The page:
Over the last week or so, having been inspired by one of my favourite t.v shows, Who Do You Think You Are?, I have been trying to compile my family tree. Not only is it highly addictive but also a stark reminder of how fragile our existence really is, what seem like very small, almost forgotten moments in someone’s life at the time of occurrence, in the end are just as important as any other, everything has an effect on the future of not only them but also, ultimately, us which leads me nicely to the new album by Red Heart The Ticker.
A husband and wife team of Robin MacArthur and Tyler Gibbons from Vermont, their last album Oh My! Mountains Below received high praise from the likes of Paste magazine, Pitchfork as well as many blogs like Songs Illinois and was one of my favourite albums of that year (2008). That album was made shortly after Robin’s grandmother had passed away and as Songs Illinois mentioned, it’s at times sombre but does have moments of happiness. Robin’s grandmother was folk singer Margaret MacArthur and it’s this new album, Your Name In Secret I Would Write which is dedicated to her (and their daughter, Avah) as it’s an album of traditional folk songs that she (and others) used to sing.
Margaret MacArthur moved, in the 1940′s to an 1803 abandoned farmhouse in southern Vermont and it was there that she started singing the old folk songs from that area. Initially she recorded fifteen songs in her kitchen and sent them to Moses Asch of Folkway Records after he requested them after seeing Margaret perform somewhere. These recordings became the first of nine albums Margaret recorded.
Fast forward seventy or so years later and in the very study where Margaret passed away, Robin and Tyler are sat with microphones at the ready along with these folk songs, a 1961 Martin guitar played by Margaret on some of her recordings, a fretless banjo built by Robin’s grandfather, a viola belonging to Tyler’s father as well as an electric fender belonging to Robin’s father which given the nature of the album all seems rather appropriate, the songs given new life but commemorating the old. This is not an album made by a band looking to jump on the latest folk trend but by a family member paying homage to her grandmother as well as keeping the songs alive.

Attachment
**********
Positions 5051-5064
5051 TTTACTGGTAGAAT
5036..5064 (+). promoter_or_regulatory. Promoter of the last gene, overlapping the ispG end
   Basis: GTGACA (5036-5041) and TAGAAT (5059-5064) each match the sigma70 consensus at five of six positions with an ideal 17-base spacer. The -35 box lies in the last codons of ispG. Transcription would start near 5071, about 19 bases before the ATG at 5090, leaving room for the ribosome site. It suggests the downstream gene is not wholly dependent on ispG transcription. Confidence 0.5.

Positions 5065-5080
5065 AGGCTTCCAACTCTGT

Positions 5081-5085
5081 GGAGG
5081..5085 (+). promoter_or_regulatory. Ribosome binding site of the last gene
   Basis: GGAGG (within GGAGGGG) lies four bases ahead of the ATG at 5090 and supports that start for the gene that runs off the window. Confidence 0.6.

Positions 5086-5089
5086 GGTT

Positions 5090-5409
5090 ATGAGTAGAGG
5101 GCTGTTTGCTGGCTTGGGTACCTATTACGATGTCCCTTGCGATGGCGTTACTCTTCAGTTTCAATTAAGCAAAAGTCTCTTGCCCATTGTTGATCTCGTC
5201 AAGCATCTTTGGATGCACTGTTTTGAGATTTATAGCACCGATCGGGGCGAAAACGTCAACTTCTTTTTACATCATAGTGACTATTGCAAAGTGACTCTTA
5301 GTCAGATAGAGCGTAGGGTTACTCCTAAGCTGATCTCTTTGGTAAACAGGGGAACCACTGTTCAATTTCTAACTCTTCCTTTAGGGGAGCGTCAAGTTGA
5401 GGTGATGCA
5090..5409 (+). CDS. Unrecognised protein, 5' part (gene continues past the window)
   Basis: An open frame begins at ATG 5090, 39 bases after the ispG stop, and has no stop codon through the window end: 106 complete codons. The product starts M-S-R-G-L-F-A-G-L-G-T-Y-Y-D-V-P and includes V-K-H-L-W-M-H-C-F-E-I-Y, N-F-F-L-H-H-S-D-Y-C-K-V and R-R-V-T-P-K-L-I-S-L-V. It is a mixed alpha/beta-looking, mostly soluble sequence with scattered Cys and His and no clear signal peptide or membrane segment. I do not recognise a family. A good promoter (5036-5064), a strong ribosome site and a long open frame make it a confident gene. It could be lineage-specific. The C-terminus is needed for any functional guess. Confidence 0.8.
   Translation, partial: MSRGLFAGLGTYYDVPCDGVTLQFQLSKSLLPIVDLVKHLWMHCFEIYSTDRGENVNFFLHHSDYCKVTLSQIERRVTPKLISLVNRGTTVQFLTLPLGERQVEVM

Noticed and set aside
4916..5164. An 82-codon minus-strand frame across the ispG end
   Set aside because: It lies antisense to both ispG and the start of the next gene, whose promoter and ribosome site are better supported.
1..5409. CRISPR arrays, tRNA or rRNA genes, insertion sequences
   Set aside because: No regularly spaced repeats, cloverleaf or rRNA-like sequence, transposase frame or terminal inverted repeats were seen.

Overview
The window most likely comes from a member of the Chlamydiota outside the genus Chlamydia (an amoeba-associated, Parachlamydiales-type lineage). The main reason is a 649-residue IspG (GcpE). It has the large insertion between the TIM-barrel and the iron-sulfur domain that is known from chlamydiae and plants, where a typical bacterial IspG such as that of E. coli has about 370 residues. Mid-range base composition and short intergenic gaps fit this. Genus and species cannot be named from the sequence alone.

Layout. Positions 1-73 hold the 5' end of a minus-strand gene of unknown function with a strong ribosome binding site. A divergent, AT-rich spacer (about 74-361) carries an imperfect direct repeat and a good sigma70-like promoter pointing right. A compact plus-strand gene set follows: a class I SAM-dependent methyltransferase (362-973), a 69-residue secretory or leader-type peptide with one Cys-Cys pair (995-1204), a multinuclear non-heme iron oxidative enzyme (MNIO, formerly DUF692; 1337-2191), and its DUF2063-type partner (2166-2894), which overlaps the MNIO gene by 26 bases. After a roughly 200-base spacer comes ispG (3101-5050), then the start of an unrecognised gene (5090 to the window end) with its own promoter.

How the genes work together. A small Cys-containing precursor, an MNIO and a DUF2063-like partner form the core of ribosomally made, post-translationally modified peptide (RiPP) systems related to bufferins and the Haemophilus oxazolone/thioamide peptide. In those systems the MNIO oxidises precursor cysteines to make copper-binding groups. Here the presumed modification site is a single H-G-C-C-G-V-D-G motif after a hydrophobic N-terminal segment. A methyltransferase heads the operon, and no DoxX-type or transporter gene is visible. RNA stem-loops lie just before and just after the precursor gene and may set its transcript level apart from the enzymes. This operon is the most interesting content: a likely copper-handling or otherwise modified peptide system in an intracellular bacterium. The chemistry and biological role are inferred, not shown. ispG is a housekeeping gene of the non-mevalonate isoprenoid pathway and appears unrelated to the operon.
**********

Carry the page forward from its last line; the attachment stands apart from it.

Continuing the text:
Songs that really leap out on first listen are Lakes of Champlain and the heart wrenching Stratton Mountain Tragedy, the latter a song about a dying mother who wraps her child in her clothing during a winter storm hoping her child somehow survives. It ends well, she does. But the entire album plays out like a lament to those who have passed away, a deep respect to family and friends, alive or dead, a thank you to the landscape and the mountains that surround them for influencing such passion in these people but also to the future generations who may one day, maybe in a small, almost forgotten moment hear these old songs and then choose to give them new life again just like Robin and Tyler have done and therefore keeping the musical family tree alive whilst also been reminded of the importance of their ancestry.
I think Grandma would be proud and if you listen very carefully i think you can hear her singing along.
The album is due for release on September 20th on Auger Down records on both cd and vinyl but i have kindly been allowed to choose one myself to offer you now as a taster before you buy. Enjoy.